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The Mets are once again comeback kings, defeat the Nationals

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The Mets followed one thrilling come-from-behind victory with another to continue their dominant streak of success.

MLB: Washington Nationals at New York Mets Wendell Cruz-USA TODAY Sports

The Mets entered Saturday on a seven-game winning streak and having just had a thrilling walk-off win against the Washington Nationals. They turned to Noah Syndergaard to maintain their momentum and continue to advance in the wild card standings. Thor did his job with seven sterling innings, and the bats once again refused to back down when they fell behind. The result was a 4-3 win which left the Amazins just half a game behind the Nationals in the wild card standings.

While the energy was high at first pitch, the Nationals quickly did what they could to change that. After Syndergaard struck out Trea Turner to lead off the game, he walked Adam Eaton and subsequently watched him steal second base. After getting Anthony Rendon to ground out to short, Juan Soto—who did his share of damage to the Mets on Friday night as well—mashed a two-run homer to center to give the Nationals a quick 2-0 lead. Syndergaard gave up two singles (to Mat Adams and former Met Asdrubal Cabrera, respectfully) following that bomb, but he managed to strikeout Victor Robles to limit the damage.

Facing off against Patrick Corbin, the Mets struggled to get anything going in the early innings of the game. They got just one baserunner in the first three innings—a Michael Conforto single in the second inning—and struck out five times against the Nats’ lefty pitcher. Syndergaard, meanwhile, continued to look shaky in his next two innings. He was bailed out by a great running catch from Juan Lagares in center field in the second, but he also gave up another hit and stolen base to Turner. He then allowed the first two batters of the third inning to reach base—via a single to left field from Rendon and a walk to Soto, respectfully. Still, he prevented any of those runners from scoring, and after pitching coach Phil Regan visited the mound in the third inning, Thor seemed to turn the corner—as demonstrated by the double play that he got immediately following the visit—and carried that momentum into the rest of the game.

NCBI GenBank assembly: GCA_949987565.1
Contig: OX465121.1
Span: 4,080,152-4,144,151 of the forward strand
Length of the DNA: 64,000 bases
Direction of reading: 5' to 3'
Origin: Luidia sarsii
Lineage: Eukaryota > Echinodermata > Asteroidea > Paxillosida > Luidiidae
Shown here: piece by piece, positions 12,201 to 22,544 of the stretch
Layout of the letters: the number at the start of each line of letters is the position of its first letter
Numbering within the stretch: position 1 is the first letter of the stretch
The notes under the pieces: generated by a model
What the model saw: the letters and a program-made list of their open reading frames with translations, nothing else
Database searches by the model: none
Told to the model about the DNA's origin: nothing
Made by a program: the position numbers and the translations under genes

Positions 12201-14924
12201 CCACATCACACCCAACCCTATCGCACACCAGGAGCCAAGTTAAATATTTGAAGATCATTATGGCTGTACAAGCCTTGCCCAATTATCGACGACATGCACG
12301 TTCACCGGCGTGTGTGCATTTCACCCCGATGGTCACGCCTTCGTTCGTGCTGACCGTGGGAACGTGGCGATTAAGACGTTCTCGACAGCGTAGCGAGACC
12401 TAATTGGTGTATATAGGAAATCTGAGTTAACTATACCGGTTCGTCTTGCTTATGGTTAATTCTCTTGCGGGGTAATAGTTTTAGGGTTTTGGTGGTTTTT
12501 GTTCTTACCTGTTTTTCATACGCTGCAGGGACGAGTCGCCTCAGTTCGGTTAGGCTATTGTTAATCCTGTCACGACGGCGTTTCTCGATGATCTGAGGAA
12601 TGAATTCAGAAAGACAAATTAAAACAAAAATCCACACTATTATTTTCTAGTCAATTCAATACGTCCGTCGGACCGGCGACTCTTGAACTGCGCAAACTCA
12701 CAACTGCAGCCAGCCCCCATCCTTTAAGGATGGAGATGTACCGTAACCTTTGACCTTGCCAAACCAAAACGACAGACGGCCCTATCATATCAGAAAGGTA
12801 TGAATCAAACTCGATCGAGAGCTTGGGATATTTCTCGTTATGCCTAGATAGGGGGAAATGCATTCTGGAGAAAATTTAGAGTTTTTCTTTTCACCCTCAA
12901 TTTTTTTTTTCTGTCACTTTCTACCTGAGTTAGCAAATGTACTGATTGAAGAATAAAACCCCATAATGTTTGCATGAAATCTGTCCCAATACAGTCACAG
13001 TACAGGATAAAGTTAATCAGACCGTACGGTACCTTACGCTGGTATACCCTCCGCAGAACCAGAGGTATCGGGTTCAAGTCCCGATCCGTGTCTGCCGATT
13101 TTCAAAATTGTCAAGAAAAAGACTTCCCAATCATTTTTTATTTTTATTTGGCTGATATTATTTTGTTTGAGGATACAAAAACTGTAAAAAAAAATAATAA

His first clean inning came against the bottom of the Nationals lineup in the fourth. And in the bottom of the inning, the Mets offense finally struck. Following two easy outs on a tapper back to Corbin from Amed Rosario and a strikeout from Pete Alonso, J.D. Davis came to the plate, and the lefty crusher mashed a solo homer to left-center field to put the Mets on the board. But the fun did not end there, as Wilson Ramos—who was celebrating his 32nd birthday on Saturday—immediately followed that blast with an impressive shot of his own. Conforto fouled out to Rendon to end the inning, but just like that, the Mets had once again quickly overcome a multi-run deficit, and the game was tied at 2-2.

The next few innings went by without much offensive action, as Corbin quickly recomposed himself and Syndergaard got into a groove. The latter threw another perfect inning in the top of the fifth, and he was the only man to reach base in the bottom of the inning after working a two-out work and getting stranded at first. Thor gave up his first baserunner in a few innings in the sixth when he surrendered a one-out single to Adams, but he otherwise got through that inning unscathed as well. Not to be outdone, Corbin struck out the side in the bottom of the inning, leaving him with 94 pitches after six. With one out in the top of the seventh and his spot coming up, Davey Martinez elected to pinch-hit for his starting pitcher to try to get some offense. Pinch-hitter Andrew Stevenson did his job by lacing a single to the opposite field, but it was all for naught, as Turner subsequently hit a sharp ground ball to second base, and not even his speed was able to prevent the Mets from turning the double play to end the inning and conclude Syndergaard’s night on a high note.